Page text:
I read 5-6 books a month and thumb through another dozen. I find very few that have as much interesting content as the author thinks they do. Most contain 2-3 good ideas and the rest is filler. Tim Ferriss has a Donald Trump thing going. People love him or they hate him. Think Rush Limbaugh and Howard Stern. The success is out of the edge. Most of what I have read in this post and comments is from the middle. The mediocre, the unfulfilled.

    Tim had achieved a success few authors ever see. I applaud his marketing, creativity and grabbing life as he wants to live his life.

    I hope you get a chance to rock that black dress!


    Bryant Keefe

  17. Caitlin
    Caitlin says:

    Be irritated by him by all means, but why bother hating him?

    Can’t you just filter his annoying ‘I don’t check email’ emails where they belong – the spam filter?

    Very amusing post though and it’s also nice to see someone poking the sacred cows of productivity gurus. I quite like David Allen’s GTD system though.

    • Penelope Trunk
      Penelope Trunk says:

      I like Getting Things Done as well. That last link is to a post by David Allen, author of Getting Things Done, — about how time management is about making hard decisions about what our priorities in life are.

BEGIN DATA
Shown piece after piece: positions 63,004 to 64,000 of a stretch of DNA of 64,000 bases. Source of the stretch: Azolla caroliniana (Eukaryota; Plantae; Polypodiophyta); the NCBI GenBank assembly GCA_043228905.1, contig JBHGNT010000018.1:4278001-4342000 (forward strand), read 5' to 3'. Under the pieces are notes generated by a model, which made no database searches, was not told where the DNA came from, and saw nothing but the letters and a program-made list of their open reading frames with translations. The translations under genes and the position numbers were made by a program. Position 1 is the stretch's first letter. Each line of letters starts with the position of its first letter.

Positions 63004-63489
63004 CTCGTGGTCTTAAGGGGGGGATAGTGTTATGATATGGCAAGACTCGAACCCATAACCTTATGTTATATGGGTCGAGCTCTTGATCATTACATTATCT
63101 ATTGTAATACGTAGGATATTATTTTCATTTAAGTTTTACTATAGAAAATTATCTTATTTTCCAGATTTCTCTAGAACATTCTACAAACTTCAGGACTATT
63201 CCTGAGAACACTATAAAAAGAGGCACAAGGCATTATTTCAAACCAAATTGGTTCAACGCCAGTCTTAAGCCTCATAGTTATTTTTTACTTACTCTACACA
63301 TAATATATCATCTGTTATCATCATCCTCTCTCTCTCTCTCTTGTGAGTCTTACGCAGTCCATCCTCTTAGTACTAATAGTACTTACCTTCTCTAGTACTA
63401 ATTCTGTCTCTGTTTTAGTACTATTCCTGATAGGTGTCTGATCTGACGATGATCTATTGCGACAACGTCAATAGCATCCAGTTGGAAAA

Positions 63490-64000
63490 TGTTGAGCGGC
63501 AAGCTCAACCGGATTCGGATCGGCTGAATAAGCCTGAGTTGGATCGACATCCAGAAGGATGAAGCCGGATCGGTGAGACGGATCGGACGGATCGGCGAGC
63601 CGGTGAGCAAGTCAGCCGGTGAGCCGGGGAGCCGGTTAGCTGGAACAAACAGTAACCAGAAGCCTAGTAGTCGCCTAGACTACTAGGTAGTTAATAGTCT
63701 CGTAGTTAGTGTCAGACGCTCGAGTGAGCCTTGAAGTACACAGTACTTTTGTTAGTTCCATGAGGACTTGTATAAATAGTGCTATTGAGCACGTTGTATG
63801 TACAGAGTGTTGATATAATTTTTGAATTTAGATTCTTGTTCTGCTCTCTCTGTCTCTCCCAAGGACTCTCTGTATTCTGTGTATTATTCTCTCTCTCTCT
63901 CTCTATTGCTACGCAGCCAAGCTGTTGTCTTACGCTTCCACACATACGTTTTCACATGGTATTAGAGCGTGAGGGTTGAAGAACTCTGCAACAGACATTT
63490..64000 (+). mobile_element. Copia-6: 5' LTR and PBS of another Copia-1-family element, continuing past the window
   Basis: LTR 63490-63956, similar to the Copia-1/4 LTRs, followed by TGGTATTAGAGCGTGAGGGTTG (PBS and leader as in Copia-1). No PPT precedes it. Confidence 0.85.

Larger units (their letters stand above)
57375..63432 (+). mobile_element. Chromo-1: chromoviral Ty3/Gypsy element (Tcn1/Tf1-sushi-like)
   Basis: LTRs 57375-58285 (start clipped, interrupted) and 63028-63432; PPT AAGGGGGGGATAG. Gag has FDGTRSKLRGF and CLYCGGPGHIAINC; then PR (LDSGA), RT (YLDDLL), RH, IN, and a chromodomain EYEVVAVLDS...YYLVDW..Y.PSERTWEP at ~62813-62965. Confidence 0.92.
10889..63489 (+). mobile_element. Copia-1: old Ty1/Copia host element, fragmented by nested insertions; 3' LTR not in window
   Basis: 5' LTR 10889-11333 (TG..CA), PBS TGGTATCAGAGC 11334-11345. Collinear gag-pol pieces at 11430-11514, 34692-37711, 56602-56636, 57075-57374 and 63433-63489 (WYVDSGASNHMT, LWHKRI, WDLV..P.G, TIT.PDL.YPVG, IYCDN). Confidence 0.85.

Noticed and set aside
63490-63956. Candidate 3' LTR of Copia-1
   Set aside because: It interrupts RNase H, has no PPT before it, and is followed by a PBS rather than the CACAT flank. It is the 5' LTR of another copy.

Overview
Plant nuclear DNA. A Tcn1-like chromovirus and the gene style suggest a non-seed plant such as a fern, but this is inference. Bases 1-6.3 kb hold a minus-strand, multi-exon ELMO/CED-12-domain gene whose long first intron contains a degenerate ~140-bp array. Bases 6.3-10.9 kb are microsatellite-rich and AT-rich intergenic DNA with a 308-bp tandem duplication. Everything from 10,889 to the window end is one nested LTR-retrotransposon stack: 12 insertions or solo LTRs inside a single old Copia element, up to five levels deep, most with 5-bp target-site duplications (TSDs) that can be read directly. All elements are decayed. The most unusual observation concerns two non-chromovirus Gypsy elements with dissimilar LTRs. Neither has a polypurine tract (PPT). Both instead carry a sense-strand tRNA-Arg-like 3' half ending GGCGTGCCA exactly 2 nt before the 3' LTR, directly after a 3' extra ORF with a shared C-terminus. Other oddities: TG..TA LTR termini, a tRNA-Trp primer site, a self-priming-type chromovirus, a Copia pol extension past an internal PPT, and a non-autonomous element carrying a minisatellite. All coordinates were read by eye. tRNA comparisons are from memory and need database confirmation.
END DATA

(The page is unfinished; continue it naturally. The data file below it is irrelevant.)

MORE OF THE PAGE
18. Chris Mahan
    Chris Mahan says:

    I read most of his book. Lost interest at the end.

    I like the stressed Penelope because the veneer is stripped away and the real shows. And it’s refreshingly human.

    Keep at it!

    And even if your company does fail: keep at it, try, try again. There is no success without failure.

  19. Sean
    Sean says:

    FINALLY…thank you for indulging in a bit of a rant, and hopefully this will lead to more critical evaluation of Ferris’ methods.

    The only time I ever came close to meeting Tim Ferriss was at SXSW last year. He was flexing his biceps (no kidding) for a cadre of adoring fanboys surrounding him in the hallway. This was an amusing vignette, but very much in character.

    He’s always struck me as kind of the Martha Stewart of productivity/’lifestyle design’ – collecting and rehashing secondhand ideas, wrapping it all up with his on personal ego-driven brand.

  20. Erin A
    Erin A says:

    This post is why I love your blog. My husband calls you my girl-crush. Penelope keeps it real – yo!